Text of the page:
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HashiCorp Integrations

HashiCorp Vault

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HashiCorp Vault

HashiCorp Vault

Configure your HashiCorp Vault to generate and secure an encryption key on a Luna Cloud HSM Service and use that encryption key for wrapping the HashiCorp Vault master key, providing full key life-cycle management with FIPS certified hardware and reducing the cryptographic load on the host server CPU.

We recommend you use the Luna Cloud HSM service for this integration.

HashiCorp Vault allows HSM integration as a feature and uses the HSM for:

  • Master Key Wrapping: HashiCorp vault protects its master key by transiting the master key through the HSM for encryption, instead of splitting the master key into key shares.
  • Automatic Unsealing: HashiCorp Vault stores its HSM-wrapped master key in local storage, allowing for automatic unsealing.
  • Seal Wrapping: HashiCorp Vault provides FIPS key storage conforming functionality for Critical Security Parameters.

This integration guide uses the following third party applications:

  • HashiCorp Enterprise HSM Vault Binary

This integration is supported on the following operating systems:

  • Red Hat Enterprise Linux (RHEL)

Prerequisites

Before proceeding with the integration complete the following:

Provision Luna Cloud HSM Service

Configure the Luna Cloud HSM service for your application integration. See the section Luna Cloud HSM Service for detailed instructions on deploying and initializing a Luna Cloud HSM service partition and Luna Cloud HSM service client for your application integration.

Please take the following limitations into consideration when integrating your application with a Luna Cloud HSM service partition:

Non-FIPS algorithms: Luna Cloud HSM services operate in a FIPS and non-FIPS mode, which affects which algorithms are available on the partition. If your organization requires non-FIPS algorithms for your operations, ensure you enable the Remove FIPS restrictions check box when configuring your Luna Cloud HSM service. The FIPS mode is enabled by default.

Refer to the Supported Mechanisms in the SDK Reference Guide for more information about available FIPS and non-FIPS algorithms.

Verify Luna Cloud HSM <slot> value: LunaCM commands work on the current slot. If there is only one slot, then it is always the current slot. If you are completing an integration using Luna Cloud HSM services, you need to verify which slot on the Luna Cloud HSM service you send commands to.

If there is more than one slot, then use the slot set command to direct a command to a specified slot. You can use slot list to determine which slot numbers are in use by which Luna Cloud HSM service.

Setup HashiCorp Vault

Download and install the HashiCorp Vault and set up the system environment to support the integration. HashiCorp Vault is distributed as a binary package for all supported platforms. The HashiCorp Vault is packaged as a zip archive. For more detailed information, refer to the HashiCorp Documentation.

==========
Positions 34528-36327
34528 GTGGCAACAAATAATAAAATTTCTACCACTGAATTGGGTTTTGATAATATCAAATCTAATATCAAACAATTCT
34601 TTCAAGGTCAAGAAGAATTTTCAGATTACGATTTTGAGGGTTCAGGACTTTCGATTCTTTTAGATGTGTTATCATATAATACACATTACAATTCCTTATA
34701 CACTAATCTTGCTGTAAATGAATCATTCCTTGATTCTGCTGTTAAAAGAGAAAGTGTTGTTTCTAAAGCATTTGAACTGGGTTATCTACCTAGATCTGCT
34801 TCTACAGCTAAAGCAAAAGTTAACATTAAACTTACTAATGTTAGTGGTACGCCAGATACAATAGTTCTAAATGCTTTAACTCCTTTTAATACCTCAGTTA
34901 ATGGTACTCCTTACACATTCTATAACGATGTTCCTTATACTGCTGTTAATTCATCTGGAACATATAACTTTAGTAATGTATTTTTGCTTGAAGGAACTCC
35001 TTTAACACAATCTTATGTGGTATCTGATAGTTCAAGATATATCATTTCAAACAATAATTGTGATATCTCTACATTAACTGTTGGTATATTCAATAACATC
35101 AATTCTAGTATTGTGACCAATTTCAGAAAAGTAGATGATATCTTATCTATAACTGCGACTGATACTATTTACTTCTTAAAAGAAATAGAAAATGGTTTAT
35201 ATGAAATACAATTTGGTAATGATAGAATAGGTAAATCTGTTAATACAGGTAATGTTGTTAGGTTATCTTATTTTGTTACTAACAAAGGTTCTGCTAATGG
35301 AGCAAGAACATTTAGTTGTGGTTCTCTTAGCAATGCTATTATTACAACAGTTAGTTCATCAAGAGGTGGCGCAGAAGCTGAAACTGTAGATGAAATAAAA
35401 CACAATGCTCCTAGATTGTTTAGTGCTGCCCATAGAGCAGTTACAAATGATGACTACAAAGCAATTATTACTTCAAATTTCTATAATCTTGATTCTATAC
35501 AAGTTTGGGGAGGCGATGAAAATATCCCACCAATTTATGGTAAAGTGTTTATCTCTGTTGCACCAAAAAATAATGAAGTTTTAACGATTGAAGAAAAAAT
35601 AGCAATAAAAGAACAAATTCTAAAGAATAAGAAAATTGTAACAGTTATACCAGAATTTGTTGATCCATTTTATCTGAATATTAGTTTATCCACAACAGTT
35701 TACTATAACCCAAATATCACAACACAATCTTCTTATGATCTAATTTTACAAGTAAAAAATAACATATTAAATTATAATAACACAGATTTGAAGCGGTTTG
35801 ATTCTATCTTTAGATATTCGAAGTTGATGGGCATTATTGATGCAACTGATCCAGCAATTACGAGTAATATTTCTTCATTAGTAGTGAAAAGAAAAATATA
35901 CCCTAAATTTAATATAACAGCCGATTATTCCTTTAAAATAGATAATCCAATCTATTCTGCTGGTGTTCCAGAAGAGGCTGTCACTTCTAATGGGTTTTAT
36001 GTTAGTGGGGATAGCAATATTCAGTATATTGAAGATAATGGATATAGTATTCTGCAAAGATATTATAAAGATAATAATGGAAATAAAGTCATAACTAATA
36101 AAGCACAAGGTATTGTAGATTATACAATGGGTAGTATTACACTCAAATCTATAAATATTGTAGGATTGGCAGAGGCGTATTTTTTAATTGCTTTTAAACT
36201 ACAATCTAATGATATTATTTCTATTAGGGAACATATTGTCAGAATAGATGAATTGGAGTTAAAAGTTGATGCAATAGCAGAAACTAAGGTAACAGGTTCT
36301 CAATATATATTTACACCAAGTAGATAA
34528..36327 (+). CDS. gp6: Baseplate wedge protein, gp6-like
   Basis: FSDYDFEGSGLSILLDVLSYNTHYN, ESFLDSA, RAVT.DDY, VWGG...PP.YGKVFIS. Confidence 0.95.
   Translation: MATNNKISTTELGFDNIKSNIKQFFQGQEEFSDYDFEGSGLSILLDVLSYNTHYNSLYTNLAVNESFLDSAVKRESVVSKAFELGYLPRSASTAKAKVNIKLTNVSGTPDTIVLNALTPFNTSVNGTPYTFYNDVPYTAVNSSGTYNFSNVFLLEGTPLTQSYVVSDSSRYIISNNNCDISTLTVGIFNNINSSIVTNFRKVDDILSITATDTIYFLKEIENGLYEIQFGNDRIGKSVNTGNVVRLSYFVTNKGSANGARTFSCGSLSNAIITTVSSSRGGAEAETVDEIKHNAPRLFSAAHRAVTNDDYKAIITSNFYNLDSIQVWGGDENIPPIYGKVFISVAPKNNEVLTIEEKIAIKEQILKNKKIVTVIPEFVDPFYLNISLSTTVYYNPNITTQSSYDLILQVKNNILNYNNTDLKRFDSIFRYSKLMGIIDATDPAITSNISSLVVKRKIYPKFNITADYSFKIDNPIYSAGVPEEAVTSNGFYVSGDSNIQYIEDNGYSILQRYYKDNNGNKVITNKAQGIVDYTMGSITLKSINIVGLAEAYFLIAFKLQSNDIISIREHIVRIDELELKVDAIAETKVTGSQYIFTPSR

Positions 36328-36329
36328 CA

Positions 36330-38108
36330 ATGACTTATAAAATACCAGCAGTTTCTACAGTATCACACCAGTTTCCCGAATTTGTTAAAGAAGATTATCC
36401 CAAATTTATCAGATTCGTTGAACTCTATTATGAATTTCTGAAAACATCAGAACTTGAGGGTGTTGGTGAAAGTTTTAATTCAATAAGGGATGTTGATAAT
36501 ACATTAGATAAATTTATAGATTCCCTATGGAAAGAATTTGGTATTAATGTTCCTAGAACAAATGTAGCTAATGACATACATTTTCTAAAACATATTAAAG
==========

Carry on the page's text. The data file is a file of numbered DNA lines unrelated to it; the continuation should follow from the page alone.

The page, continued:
1. Download the HashiCorp Vault package from HashiCorp.

  2. Unzip the package in the working directory on the host machine.

    HashiCorp Vault runs as a single binary called vault.

  3. Add the current working directory to the PATH, so that vault is executable from any directory.

  4. Verify the installation is working by opening a new terminal session and checking that the vault binary is available. Execute vault in a terminal. If the command returns Vault Help, then Vault is installed successfully.

Integration

To integrate a Luna Cloud HSM Service with HashiCorp Vault you complete the following procedures.

Enabling the PKCS#11 Seal

Enabling the PKCS#11 seal allows HashiCorp Vault to use an HSM with PKCS#11 as the seal wrapping mechanism for securing the HashiCorp Vault keys.

Create the HashiCorp Vault's configuration file, config.json, and specify the following:


# PKCS11 seal
seal "pkcs11" {
lib = "<path to cryptoki library>"
slot = "<slot number>"
pin = "<partition password>"
key_label = "HashiCorp"
hmac_key_label = "HashiCorp_hmac"
generate_key = "true"
}
storage "file" {
path = "/tmp/vault"
}

# Addresses and ports on which Vault will respond to requests
listener "tcp" {
address= "127.0.0.1:8200"
tls_disable = "true"
}
ui = true

Where:

  • lib: The path to the PKCS#11 library shared object file.
  • slot: HSM slot number.
  • pin: HSM Crypto Officer password.
  • generate_key: Instructs the vault to generate a key if no key with the label specified by key_label can be found during Vault initialization.
  • hmac_key_label: The label of the key to use for HMAC.

Alternatively, the HSM seal can be activated by providing the following environment variables: VAULT_HSM_LIB, VAULT_HSM_SLOT, VAULT_HSM_PIN, VAULT_HSM_KEY_LABEL, VAULT_HSM_HMAC_KEY_LABEL and VAULT_HSM_GENERATE_KEY. The configuration file allows you to pass in the VAULT_HSM_PIN as part of the seal's parameters, however we recommend setting this value using environment variables.

Start the vault server using the configuration file.


./vault server - config config.json

The command returns output similar to the following:


==> Vault server configuration:

    HSM PKCS#11 Version: 2.20
            HSM Library: Chrystoki
    HSM Library Version: 5.1
    HSM Manufacturer ID: Gemalto NV
               HSM Type: pkcs11
                    Cgo: enabled
           Listen 1 TCP: tcp (addr: "127.0.0.1:8200", cluster address: "127.0.0.1:8201", max_request_duration: "1m30s", max_request_size: "33554432", tls:"disabled")
              Log Level: (not set)
                  Mlock: supported: true, enabled: true
                Storage: file
                Version: Vault v0.11.4+ent.hsm